Re: [vnrg] Logical vs. virtual

Roland Bless <roland.bless@kit.edu> Fri, 11 February 2011 15:59 UTC

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Date: Fri, 11 Feb 2011 16:59:19 +0100
From: Roland Bless <roland.bless@kit.edu>
Organization: Institute of Telematics, Karlsruhe Institute of Technology
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Subject: Re: [vnrg] Logical vs. virtual
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Hi,

the difference between logical and virtual isn't
that easy and sometimes seems artificial.
According to an older (but nice) German book on operating system
architecture (H. Wettstein, Systemarchitektur)
the following distinction is made:

* a virtual resource appears to a user of that resource
  as if he is the (exclusive) owner of that resource.
  A user's access is always carried out on the real resource.

Thus, a virtual resource simplifies the handling of
a scarce real resource, while hiding the shortage. Virtual
memory is a typical example here - a process can use
a larger virtual memory than there is physically real
memory available. However, real memory is accessed
in case the virtual resource is used - the virtual memory
manager has to decide which parts are mapped into
that physical memory region or swapped to disc respectively.

So splitting a physical link into several virtual
links is also a valid example if the virtual
links offer the same interface and features as the
real medium, e.g., each VLAN may appear in a host
as separate Ethernet interface.

The book explicitly distinguishes virtual from logical
resources as follows:

* a logical resource is created by transforming one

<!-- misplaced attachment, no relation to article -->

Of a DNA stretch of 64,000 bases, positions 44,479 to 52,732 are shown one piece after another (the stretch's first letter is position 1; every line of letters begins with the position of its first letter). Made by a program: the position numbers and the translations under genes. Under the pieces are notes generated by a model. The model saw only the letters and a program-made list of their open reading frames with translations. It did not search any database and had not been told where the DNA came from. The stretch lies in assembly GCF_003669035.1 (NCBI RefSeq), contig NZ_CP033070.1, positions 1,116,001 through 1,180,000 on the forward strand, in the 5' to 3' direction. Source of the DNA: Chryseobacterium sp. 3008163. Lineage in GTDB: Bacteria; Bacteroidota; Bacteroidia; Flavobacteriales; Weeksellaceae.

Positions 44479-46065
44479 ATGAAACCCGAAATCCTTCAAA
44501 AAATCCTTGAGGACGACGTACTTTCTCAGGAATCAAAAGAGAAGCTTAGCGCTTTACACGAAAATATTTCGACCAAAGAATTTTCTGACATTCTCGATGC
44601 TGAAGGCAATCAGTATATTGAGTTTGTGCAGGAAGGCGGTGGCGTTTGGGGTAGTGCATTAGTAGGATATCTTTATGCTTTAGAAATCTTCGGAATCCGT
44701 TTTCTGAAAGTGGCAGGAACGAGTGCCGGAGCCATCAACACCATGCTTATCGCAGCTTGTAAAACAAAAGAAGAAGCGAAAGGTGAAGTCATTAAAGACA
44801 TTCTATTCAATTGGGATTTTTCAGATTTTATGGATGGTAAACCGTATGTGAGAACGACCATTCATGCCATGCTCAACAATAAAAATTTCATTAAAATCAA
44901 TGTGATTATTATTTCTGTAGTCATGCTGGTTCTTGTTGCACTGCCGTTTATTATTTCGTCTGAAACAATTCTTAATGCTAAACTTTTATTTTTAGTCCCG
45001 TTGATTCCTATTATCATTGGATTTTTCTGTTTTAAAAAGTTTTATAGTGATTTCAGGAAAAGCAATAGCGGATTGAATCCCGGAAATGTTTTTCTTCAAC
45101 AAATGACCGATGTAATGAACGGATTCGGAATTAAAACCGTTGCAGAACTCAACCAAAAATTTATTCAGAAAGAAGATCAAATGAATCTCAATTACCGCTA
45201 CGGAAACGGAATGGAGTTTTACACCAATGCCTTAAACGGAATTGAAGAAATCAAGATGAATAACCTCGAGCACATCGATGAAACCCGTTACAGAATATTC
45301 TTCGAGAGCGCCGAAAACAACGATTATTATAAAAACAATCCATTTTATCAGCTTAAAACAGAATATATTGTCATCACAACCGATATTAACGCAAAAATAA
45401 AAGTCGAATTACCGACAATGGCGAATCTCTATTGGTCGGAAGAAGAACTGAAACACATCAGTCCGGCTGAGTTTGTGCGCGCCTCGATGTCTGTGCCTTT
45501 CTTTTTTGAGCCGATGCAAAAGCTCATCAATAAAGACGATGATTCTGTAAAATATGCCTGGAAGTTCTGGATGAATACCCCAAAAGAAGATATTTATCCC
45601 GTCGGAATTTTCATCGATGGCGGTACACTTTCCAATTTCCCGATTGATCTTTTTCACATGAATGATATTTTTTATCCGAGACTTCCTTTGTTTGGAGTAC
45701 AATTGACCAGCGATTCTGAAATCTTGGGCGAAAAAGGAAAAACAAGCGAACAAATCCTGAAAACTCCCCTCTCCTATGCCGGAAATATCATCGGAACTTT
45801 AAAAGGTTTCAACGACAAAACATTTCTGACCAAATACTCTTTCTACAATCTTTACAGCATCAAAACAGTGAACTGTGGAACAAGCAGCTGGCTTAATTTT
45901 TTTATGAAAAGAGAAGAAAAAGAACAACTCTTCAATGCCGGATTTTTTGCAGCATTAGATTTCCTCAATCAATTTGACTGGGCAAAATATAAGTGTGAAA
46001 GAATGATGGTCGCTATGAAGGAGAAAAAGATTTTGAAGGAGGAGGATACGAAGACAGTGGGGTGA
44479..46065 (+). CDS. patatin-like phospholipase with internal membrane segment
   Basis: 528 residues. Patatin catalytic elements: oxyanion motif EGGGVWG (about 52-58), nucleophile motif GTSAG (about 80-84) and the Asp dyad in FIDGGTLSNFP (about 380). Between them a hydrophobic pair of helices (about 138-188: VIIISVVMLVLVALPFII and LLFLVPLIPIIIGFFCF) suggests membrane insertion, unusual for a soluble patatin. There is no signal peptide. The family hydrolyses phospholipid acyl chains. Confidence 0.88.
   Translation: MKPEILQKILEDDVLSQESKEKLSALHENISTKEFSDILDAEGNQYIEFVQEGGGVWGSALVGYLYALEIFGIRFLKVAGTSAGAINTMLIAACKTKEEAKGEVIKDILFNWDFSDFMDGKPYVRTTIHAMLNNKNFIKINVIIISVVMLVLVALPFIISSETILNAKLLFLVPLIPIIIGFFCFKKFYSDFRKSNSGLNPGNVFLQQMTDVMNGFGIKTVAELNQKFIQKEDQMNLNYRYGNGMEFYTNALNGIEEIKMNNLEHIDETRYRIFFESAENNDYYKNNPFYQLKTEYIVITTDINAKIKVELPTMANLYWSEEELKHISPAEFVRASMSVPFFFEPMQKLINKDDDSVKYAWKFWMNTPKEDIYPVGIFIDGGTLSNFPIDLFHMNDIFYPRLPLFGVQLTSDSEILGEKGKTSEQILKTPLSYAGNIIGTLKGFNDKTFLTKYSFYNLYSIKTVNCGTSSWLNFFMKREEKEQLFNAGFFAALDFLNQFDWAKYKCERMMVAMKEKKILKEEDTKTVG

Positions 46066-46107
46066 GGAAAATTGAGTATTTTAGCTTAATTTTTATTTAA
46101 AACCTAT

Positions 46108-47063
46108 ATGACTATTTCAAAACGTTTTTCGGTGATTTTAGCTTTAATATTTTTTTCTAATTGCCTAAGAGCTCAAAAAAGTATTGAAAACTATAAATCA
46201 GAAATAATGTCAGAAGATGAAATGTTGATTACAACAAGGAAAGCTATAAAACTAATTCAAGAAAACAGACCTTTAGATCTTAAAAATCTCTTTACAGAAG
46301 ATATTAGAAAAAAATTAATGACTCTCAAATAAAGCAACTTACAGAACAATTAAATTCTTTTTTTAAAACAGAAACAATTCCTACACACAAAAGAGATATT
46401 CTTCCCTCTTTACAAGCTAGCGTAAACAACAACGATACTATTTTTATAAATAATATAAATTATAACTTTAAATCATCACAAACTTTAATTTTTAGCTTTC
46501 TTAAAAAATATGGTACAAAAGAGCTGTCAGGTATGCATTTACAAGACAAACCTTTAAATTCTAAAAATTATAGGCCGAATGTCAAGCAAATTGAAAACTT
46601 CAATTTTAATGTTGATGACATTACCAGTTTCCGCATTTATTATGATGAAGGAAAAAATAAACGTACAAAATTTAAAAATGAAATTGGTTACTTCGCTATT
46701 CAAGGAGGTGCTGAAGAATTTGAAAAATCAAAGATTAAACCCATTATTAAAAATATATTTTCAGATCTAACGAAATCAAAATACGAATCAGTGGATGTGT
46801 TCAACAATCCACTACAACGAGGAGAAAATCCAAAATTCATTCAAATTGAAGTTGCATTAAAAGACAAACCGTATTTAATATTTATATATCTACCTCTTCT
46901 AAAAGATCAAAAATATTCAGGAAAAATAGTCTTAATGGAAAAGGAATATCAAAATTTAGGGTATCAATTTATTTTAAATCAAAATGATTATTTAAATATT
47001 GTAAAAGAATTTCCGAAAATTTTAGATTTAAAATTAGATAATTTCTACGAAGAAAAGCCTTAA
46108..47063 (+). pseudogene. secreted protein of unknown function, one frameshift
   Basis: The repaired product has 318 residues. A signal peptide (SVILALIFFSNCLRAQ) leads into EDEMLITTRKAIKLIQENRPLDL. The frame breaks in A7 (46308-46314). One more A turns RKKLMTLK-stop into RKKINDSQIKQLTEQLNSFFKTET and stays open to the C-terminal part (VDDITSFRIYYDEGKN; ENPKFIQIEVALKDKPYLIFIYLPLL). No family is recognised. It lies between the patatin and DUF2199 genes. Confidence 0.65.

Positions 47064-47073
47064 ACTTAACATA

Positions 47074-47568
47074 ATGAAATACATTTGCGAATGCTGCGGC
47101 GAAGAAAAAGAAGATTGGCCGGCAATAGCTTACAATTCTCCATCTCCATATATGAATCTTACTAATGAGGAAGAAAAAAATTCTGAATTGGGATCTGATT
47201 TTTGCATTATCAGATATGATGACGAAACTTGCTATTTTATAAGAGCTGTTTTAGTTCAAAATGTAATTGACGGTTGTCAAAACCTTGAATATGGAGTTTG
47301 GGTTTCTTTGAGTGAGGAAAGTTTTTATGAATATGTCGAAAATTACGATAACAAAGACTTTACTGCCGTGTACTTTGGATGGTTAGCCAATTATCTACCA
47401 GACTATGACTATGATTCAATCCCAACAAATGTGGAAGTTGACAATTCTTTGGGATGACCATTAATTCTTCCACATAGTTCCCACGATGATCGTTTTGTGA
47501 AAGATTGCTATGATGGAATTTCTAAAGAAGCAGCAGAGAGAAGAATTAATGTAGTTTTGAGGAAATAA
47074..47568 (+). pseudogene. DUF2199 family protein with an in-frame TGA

or several features of a real resource and by
  offering it in this way to the user.

This requires use of a mapping layer that transforms
the interface of the real resource(s) into a more
purposeful interface. Thus, the logical resource/device
may be simpler to handle from a user's point of view
and constitutes an improved but different resource
or device.

For example, block-oriented devices are logical
devices if the physical underlying device offers
only character-oriented access. A well-known example
is to create a single (larger) logical volume out of
several different physical disks. File-oriented access
is also a logical concept, because it abstracts from
block-oriented sequential structures of the data storage.
Consider a logical desktop appearing as single one although
composed of two different adjacent screens in contrast
to larger virtual desktop.

An example in the networking context are all layers:
a) a link layer offering frame-oriented transport on
   top of the bit-oriented physical layer
b) an end-to-end IP packet transport on top of the concatenated
   link layer connections
c) a reliable transport link on top of an unreliable link
etc...

Note that both concepts are providing abstractions.
I'm not quite sure that the distinction between logical
and virtual is helpful or useful in our context. However,
it might explain why IP is not a virtual network, but
logical one (same for TCP on top of IP) - as I also postulated
in an earlier mail on this list.

Just my two cents.

Regards,
 Roland